A few months later, in November 2008, Johnson met with Dr. Jones and Beavers again. Dr. Jones described Johnson as having a cooperative attitude with normal speech and volume. (Id. at 435.) He noted that Johnson complained of being fearful to leave home because he believed that people were after him. (Id.) He was depressed but stable and denied adverse effects of medications. (Id.) In Beavers's summary of her appointment with Johnson, she wrote that Johnson reported that since he had returned from prison, he had been experiencing increased anxiety when exposed to "tall buildings, elevators, crowds, and bridges." (Id. at 432.) The following month, another therapist, Vicki Todd, commented that Johnson complained of being afraid to attend his hearing before the ALJ because it would be in Chicago, and he feared terrorism in President Obama's hometown. (Id. at 518.) Beavers entered a treatment note that month indicating that Johnson's mother claimed to watch him take his medication, but that she believed that the medication was not working because he is easily agitated, isolated, and pacing in their home. (Id. at 516.)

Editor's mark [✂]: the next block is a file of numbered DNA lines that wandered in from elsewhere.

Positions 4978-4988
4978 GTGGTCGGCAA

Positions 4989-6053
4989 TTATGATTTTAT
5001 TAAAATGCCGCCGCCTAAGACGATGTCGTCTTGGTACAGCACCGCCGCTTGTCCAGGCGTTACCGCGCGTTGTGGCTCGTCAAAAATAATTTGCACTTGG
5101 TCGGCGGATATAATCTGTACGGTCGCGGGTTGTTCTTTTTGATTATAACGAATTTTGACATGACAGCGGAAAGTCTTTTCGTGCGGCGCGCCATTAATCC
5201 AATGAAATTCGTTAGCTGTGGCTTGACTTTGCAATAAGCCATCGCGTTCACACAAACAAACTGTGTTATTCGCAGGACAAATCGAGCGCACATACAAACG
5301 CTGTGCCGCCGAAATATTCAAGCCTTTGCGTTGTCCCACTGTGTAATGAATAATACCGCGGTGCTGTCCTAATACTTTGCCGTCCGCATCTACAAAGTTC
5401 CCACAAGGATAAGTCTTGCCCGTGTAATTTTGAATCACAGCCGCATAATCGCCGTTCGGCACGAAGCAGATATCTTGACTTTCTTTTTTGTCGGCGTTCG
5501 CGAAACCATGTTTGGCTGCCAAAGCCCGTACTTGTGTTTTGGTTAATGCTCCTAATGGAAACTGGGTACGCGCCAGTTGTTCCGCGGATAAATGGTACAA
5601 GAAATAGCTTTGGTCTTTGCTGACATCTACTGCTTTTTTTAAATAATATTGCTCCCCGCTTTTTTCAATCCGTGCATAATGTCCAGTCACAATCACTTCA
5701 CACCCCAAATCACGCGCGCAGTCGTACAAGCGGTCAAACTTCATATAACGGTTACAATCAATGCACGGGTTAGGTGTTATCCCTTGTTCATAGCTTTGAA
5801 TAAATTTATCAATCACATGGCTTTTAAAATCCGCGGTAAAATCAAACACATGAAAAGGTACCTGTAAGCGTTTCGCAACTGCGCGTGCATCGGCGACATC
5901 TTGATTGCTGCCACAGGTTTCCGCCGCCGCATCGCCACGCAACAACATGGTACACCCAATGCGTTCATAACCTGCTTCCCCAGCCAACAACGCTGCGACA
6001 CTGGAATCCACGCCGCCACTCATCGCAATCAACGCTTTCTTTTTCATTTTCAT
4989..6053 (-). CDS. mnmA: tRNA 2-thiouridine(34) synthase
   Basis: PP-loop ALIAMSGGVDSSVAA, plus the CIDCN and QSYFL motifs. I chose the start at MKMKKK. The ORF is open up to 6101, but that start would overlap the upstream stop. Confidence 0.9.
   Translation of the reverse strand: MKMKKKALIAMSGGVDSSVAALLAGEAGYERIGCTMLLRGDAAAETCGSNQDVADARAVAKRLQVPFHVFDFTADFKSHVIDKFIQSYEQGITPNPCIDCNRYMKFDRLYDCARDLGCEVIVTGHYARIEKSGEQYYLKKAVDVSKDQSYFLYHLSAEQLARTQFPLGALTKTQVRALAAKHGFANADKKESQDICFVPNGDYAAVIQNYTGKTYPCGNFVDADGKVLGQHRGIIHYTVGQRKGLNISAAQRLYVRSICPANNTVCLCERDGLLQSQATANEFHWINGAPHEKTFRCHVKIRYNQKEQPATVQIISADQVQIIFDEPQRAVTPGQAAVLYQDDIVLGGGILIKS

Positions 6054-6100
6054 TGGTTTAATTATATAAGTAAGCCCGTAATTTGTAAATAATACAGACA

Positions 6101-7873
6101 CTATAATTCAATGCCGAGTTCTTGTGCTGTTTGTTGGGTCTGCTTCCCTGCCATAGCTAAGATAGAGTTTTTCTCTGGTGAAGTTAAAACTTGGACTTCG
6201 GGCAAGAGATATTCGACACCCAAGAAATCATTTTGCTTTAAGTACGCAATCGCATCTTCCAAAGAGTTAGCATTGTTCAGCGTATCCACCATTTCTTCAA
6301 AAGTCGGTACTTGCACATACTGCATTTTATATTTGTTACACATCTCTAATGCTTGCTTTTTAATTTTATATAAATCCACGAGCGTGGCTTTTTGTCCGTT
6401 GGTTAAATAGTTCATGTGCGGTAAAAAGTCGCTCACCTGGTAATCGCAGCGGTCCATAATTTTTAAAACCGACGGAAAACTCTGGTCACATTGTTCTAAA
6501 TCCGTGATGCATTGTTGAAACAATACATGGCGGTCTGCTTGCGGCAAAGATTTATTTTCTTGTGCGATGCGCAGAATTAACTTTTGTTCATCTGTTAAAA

Johnson returned to Beavers three times in January 2009. On January 20, 2009, Johnson admitted that he had been out of his medication for some time and complained of feeling anxious in crowds. (Id. at 512.) The next day, Johnson confirmed his sporadic compliance with medication and stated that his primary symptom was feeling anxious and fearful, especially in crowds. (Id. at 514.) He expressed concern about his ability to work. (Id.) Beavers summarized that "[t]here was no evidence of mood and / or thought disorder. Insight and judgment [sic] fair." (Id.) Johnson returned the following day, and again Beavers noted no evidence of mood or thought disorder, with fair insight and judgment. (Id. at 510.) She reported that Johnson had biked to his appointment. (Id.) He mentioned that he felt paranoid, "like somebody is going to do something to me," ...